Recommendations for sex of rearing in newborns with genital ambiguity, testicular differentiation and a Y chromosome continue to be challenging. Complaints from former patients have forced those providing the medical, surgical and psychological care for these individuals to reassess evaluation and treatment strategies. In this paper, the histories of six patients born with genital ambiguity and at least partial testicular differentiation with a karyotype containing a Y chromosome are presented. Three of these patients were assigned as males and three as females. The factors involved in these individuals' adaptation to the assigned gender and their subsequent quality of life are discussed. Factors needing further study, including the parents' ability to accept and support the sex of rearing, the child's temperament, associated psychological disorders, and other influences, such as masculinization of the central nervous system, are highlighted.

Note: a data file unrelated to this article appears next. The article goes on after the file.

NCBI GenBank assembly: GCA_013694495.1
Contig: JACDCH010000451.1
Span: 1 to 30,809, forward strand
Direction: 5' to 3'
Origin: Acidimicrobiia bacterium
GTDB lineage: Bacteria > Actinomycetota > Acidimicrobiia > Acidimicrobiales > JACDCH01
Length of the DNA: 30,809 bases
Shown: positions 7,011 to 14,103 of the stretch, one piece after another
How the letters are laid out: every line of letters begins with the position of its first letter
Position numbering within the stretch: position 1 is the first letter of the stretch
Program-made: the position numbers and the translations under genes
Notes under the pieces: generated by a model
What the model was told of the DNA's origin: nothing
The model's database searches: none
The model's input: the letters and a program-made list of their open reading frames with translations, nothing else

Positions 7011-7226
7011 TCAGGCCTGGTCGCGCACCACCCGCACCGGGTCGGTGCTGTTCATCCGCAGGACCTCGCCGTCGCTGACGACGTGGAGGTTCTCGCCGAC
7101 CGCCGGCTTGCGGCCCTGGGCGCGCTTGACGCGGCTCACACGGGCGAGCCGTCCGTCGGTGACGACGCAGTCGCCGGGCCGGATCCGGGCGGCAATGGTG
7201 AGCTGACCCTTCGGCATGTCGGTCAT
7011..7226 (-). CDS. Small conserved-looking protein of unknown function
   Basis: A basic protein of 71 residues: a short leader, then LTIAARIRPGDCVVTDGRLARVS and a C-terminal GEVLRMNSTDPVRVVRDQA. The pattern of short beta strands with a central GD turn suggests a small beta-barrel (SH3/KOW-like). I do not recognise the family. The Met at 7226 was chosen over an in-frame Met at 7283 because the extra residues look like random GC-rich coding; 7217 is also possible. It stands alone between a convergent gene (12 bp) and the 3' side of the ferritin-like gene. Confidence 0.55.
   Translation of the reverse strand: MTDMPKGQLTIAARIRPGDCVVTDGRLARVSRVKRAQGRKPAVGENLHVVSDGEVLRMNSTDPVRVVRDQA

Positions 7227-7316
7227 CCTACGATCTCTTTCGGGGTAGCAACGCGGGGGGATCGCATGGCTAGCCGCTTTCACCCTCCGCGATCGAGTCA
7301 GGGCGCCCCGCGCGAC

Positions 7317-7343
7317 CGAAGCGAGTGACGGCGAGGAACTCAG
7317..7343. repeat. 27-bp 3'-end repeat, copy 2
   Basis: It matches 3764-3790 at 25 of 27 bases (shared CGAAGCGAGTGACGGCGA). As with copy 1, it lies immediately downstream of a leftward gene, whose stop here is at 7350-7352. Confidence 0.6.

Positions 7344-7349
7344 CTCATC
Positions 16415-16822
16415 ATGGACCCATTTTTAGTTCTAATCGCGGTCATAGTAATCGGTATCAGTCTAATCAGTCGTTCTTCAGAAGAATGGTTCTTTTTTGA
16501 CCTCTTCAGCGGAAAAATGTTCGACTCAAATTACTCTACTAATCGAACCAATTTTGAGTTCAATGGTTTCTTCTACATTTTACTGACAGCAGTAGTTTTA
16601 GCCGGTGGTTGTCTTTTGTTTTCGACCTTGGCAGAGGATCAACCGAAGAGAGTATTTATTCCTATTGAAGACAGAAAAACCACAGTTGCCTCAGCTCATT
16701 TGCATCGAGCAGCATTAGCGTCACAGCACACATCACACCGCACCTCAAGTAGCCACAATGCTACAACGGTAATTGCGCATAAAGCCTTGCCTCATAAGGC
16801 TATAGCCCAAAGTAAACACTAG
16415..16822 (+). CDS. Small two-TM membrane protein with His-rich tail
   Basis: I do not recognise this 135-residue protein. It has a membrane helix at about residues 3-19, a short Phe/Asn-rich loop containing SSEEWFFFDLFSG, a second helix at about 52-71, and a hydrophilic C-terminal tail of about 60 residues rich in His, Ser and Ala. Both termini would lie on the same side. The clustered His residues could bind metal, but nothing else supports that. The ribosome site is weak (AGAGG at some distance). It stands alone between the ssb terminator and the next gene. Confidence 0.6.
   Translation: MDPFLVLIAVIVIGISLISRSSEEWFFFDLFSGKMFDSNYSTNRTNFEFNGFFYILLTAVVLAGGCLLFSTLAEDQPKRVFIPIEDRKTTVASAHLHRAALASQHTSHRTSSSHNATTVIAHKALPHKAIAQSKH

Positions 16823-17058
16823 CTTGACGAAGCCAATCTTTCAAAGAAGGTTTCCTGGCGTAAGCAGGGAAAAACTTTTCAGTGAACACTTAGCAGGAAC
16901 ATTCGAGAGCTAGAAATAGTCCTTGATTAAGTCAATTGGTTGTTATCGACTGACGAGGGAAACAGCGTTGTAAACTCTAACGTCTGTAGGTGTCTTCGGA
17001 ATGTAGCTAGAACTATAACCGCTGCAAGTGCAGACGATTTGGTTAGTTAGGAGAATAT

- Genital ambiguity
- Male pseudohermaphroditism
- Mixed gonadal dysgenesis
ASJC Scopus subject areas
- Pediatrics, Perinatology, and Child Health
- Endocrinology, Diabetes and Metabolism